While there, he published La Alborada. It lasted only seven and a half months, but it had a considerable impact. Congratulations on its founding were sent by the Rabbinate of Turkey and the Jewish Academic Youth of Vienna and Sarajevo, and one of its contributing writers was also one of the most distinguished Jewish citizens of the city: Moshe ben Rafael Attias, known as Moshe Rafajlovic and as Zeki-Effendi.
Zeki-Effendi was born in Sarajevo in 1845 to a leading family and was educated in a Turkish state school open to members of all confessions but mainly attended by Muslims. The curriculum was Islamic, and Zeki-Effendi’s participation was notable, although not unique among Sarajevo Sephardim. He traveled to Istanbul where he carried out further religious studies, and his knowledge of Islamic culture led to his devotion to the outstanding Persian poet and mystic Muslih-uddin Sa’di, the 13th-century author of the “The Gulistan” or “The Rose Garden.” He may even have become a Jewish Sufi, or enthusiast of Islamic spirituality. Returning to Sarajevo, he entered the Turkish official service and rose to a high position in the tax authority. With the arrival of the Austro-Hungarian occupation in 1878, he remained employed as financial counselor.
Both Capón and Zeki-Effendi wrote in standard Castilian, not Judeo-Spanish, although their texts were printed in Hebrew letters. In 1911, the renowned Spanish scholar of Sephardic balladry, Don Manuel Manrique de Lara, toured the Balkans in Attias’s company, collecting oral texts in Bosnia, Serbia and Kosovo. Capón commissioned Zeki-Effendi to write an authoritative history of the Bosnian Jews, and Moshe ben Rafael Attias has become especially identified with the historiography of Rabbi Moshe Danon, “the rabbi of Stolac.”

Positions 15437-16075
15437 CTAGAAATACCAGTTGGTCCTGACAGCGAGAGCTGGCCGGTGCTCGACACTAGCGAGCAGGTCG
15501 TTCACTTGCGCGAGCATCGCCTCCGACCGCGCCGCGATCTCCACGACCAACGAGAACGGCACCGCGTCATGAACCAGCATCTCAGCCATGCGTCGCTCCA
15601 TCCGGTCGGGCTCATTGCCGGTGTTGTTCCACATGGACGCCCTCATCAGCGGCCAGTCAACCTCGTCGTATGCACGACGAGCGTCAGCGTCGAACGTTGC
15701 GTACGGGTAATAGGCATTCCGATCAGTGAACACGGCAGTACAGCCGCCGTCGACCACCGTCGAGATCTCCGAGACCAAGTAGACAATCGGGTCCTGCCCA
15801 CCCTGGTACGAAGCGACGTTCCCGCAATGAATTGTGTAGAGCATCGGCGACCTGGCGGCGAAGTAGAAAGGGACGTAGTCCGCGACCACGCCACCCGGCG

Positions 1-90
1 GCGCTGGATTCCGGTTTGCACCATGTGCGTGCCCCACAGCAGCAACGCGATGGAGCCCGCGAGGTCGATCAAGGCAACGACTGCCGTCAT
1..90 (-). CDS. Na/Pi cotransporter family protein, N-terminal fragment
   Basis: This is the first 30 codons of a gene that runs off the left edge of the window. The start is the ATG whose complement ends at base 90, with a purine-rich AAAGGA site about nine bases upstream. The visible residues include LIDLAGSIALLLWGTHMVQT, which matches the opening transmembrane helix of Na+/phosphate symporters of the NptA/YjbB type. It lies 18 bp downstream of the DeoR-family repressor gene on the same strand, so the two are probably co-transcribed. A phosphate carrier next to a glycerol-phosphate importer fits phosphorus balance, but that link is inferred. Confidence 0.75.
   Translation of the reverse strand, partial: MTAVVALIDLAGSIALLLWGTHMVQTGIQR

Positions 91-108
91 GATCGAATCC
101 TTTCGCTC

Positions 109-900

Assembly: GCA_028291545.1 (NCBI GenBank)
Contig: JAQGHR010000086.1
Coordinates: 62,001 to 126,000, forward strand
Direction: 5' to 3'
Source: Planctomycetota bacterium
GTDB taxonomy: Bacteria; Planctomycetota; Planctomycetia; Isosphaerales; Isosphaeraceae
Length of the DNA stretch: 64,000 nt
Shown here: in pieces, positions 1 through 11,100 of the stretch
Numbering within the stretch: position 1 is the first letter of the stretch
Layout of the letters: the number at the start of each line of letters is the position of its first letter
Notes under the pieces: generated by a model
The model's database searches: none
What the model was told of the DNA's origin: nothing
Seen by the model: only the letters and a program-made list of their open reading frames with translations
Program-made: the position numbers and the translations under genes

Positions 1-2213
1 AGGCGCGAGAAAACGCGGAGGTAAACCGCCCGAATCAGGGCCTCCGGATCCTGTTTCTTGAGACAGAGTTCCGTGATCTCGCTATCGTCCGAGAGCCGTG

Another of the most interesting aspects of Zeki-Effendi’s history is his indication of the communal role of the waqf, or Islamic endowment, of the great Ottoman governor Gazi Husrevbeg, to whom the residents of the original Jewish residences, as well as Jewish shopkeepers in the Bezistan market, paid rents. Other items of interest include a record of departure for Safed, the Palestinian center of Lurianic kabbala, by one of many distinguished rabbis.
The contribution of Muhamed Nezirovic´ to Sephardic studies represents an indispensable resource for Jewish cultural history. But his position in Sarajevo may also be the seed of a vision. Sarajevo has been scarred by the same intolerance of the non-Christian “other” that led to the Holocaust. Its university, which once graduated numerous doctors and other professionals employed throughout the Muslim world, today struggles toward reconstruction. I have often been told by Eastern European diplomats and intellectuals of their ambitious plans for new memorials to Jewish martyrdom in World War II. But I have several times proposed that rather than create new museums, one of the governments or universities in southeast Europe should endow a department of Sephardic studies, with the mission of preserving books and manuscripts, and providing a home for visiting scholars from Spain, Israel and the United States. I am prepared to offer my own small contribution to such a program, in the form of Sephardica I have collected. But I can imagine no better place for such an effort than Sarajevo, and no better person to lead such a program than Muhamed Nezirovic´ , my friend and mentor.
Stephen Schwartz is the author of “The Two Faces of Islam: The House of Sa-Ud from Tradition ot Terror” and director of the Islam and Democracy Program at the Foundation for the Defense of Democracies. A former Washington bureau chief for the Forward, he is completing a volume on Jewish-Muslim relations in the western Balkans.